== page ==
100 Humanitarians is committed to seeing Ndee succeed. She has shown that she is dedicated to her future, and is doing everything she can to better her own life.
100 Humanitarians Turned 3 years old in July, after making it through the “Terrible Twos!” Not really, we had an amazing year with three full expeditions and a great deal of love and accomplishments. Some highlights:
Building 3 Water Storage Systems (3000 liter tanks) in three areas of Kenya that have provided rainwater for families in the areas
Donated 5 Water Filters from The Waterbearers organization to provide clean water to families
Built 20 garden boxes and 8 garden towers for families in Bomet and Nkareta, Kenya
Distributed 1000+ Days for Girls Kits sewn by women in the Zariel and Bomet sewing centers
Supported 25 students in school from Kindergarten to Senior year with three graduates and one happening at the end of the year
Donated 3 goats, 5 chickens, and a cow to families in Bomet and Ntulele
Supported our first post-high school student to go to Teacher’s College
Planted 3500 trees
Built the Tabby Training Center in Bomet to serve the community with mentoring classes in economic development
So much more than that happened, but how do you explain all of the emotions and feelings and experiences that happen on these expeditions? You don’t, so we invite you to come with us!
Our expeditions are being built out for 2019. There are four opportunities to travel with 100 Humanitarians to Kenya, but these trips are filling up quickly!
February 2019 with Scott and Becky Mackintosh – 2 spots available
June 2019 with Heidi Totten – Currently accepting deposits
October 2019 with Renae Southworth – Creating the Wait List
November 2019 with Heidi Totten – Creating the Wait List
If Kenya is calling, now is the time to let us know what your plans are to join us!
On our first expedition to Kenya, 100 Humanitarians held a Days for Girls workshop at Eselenkai Girls Primary Boarding School in Kenya. The girls in attendance were girls who had run from Female Genital Mutilation and early marriage, and were mostly in Class 7 and 8, which is 7th and 8th grades in the U.S. We had become aware of the issue of feminine hygiene for girls, and contacted the school to talk to them about the Days for Girls Enterprise and program that we were helping to create in Kenya. At the time, we were supporting one Days for Girls Enterprise, run by Christine Sakali, a woman that we helped fundraise for the previous year to attend the Days for Girls University in Uganda.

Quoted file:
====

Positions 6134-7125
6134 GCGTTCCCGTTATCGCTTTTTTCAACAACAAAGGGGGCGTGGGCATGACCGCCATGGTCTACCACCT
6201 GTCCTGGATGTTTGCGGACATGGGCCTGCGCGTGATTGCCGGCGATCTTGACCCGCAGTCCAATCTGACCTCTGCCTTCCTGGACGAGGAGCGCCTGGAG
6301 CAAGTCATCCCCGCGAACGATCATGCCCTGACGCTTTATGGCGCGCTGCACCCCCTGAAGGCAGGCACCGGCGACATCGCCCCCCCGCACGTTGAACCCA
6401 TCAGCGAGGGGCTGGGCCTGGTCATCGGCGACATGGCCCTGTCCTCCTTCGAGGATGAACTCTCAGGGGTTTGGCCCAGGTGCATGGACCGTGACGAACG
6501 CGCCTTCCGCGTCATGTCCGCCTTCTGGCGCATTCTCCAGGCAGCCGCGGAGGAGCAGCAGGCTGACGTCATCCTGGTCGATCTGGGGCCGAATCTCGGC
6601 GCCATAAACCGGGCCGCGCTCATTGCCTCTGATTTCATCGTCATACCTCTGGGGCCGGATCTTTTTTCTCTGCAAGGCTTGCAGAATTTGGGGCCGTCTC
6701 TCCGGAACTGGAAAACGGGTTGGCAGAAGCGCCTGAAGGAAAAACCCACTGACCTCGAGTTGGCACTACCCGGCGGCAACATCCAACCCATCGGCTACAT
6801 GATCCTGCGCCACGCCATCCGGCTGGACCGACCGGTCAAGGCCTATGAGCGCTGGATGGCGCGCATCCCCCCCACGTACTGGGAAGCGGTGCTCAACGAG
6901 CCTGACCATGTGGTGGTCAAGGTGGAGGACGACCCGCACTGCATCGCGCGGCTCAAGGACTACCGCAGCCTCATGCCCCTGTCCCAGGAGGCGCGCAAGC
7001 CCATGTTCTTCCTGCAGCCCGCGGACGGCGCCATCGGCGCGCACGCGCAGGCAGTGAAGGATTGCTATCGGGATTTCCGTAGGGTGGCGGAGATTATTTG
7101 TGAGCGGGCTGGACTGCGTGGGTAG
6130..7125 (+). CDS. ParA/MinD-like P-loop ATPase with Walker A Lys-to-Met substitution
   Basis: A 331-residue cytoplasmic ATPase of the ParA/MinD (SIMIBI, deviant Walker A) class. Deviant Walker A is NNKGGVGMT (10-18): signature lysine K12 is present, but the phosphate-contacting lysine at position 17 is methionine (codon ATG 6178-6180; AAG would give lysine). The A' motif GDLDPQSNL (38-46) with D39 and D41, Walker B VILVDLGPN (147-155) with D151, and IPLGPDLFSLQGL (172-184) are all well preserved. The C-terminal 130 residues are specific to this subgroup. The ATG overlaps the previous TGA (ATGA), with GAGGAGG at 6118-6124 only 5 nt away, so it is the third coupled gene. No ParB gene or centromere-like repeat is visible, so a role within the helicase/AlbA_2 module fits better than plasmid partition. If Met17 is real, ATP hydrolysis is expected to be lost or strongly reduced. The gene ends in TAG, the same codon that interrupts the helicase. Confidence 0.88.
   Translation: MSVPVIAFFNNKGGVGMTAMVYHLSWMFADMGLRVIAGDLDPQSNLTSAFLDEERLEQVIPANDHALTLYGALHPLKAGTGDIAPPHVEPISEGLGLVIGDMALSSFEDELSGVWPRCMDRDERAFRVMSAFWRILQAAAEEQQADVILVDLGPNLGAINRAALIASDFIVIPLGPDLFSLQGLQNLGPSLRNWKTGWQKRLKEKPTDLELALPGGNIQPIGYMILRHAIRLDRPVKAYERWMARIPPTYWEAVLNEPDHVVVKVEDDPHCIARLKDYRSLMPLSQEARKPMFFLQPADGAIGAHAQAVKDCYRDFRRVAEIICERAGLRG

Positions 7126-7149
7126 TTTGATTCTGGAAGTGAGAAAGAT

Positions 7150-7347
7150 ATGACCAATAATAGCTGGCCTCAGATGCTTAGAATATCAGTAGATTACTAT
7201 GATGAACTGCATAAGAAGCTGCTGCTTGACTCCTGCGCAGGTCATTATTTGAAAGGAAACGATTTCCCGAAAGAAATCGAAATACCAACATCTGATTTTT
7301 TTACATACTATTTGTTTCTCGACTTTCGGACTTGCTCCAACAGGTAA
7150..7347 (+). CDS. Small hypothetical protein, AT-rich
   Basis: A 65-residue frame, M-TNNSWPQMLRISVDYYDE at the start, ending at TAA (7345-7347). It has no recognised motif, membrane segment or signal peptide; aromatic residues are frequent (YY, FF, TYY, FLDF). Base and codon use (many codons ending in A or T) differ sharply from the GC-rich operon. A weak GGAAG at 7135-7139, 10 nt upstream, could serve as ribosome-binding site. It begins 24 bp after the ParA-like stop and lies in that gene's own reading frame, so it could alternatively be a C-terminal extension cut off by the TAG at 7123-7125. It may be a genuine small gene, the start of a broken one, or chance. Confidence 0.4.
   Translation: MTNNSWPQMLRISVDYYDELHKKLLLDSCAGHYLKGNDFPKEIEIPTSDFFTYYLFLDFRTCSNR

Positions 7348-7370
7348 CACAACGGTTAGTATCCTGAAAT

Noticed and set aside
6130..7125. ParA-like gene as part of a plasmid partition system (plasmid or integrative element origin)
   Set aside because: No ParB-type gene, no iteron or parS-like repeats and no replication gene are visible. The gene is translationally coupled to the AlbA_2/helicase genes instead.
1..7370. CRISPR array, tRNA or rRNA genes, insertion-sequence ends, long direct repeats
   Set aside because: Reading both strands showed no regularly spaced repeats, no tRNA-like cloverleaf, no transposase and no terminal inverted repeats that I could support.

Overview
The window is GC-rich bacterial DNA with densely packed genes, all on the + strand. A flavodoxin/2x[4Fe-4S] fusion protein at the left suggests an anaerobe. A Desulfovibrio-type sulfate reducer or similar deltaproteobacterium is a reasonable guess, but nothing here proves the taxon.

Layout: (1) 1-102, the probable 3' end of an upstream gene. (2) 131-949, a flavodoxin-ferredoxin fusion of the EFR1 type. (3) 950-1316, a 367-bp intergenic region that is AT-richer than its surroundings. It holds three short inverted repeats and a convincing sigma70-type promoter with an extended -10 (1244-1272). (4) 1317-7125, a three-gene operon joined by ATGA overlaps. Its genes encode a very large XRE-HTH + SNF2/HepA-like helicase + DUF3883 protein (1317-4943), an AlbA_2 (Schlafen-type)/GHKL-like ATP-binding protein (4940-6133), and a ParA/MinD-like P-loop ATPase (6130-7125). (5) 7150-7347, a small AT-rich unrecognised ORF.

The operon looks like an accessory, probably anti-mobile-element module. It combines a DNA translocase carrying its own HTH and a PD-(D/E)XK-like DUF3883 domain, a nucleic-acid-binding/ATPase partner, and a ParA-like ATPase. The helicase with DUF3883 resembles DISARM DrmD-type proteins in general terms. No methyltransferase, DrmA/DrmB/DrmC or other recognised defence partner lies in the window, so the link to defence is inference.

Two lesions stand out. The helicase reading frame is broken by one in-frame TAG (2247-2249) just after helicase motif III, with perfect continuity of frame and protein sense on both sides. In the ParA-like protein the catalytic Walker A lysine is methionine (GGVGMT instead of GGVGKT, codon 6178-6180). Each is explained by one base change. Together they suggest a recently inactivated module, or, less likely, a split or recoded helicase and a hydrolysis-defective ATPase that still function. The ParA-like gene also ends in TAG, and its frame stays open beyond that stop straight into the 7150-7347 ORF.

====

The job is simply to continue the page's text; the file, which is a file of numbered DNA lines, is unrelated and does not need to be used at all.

After our training with Christine, we met with the girls in a large central hall. Part of the training included not just how to use the reusable feminine hygiene kit, but also hand washing and sanitation. Since then, our workshops have included things like self-defense and how to understand the female cycle. This was a very humbling experience for our team, because until we arrived at the school our expedition had mostly been the fun stuff like The Giraffe Centre and Elephant Orphanage in Nairobi. Realizing what these girls were facing, and how they were so brave to run towards a better life, we couldn’t help but experience a huge range of emotions.
As we distributed the kits, we had some time to spend with the girls, getting to know them and their stories. Many members of our team had the same names as the girls in the school. The girls, though in a very challenging situation, were all smiles and hugs and LOVED having their pictures taken with us. Each of us had a small group of girls swarming us, asking questions and playing with our hair. There aren’t the same physical boundaries in Kenya as there are in the U.S. and affection and love is everywhere. Even though we were the ones that showed up to serve them, all of us came away feeling like we were the ones who were served and taught by the girls.
Since then, we have made every effort to host a Days for Girls workshop on every expedition. We fundraise in the U.S. for kits, and then have Christine and her team sew the kits in Kenya. Her enterprise is able to then support many families with basic needs and school fees for their children. If you would like to donate to our Days for Girls program, click here.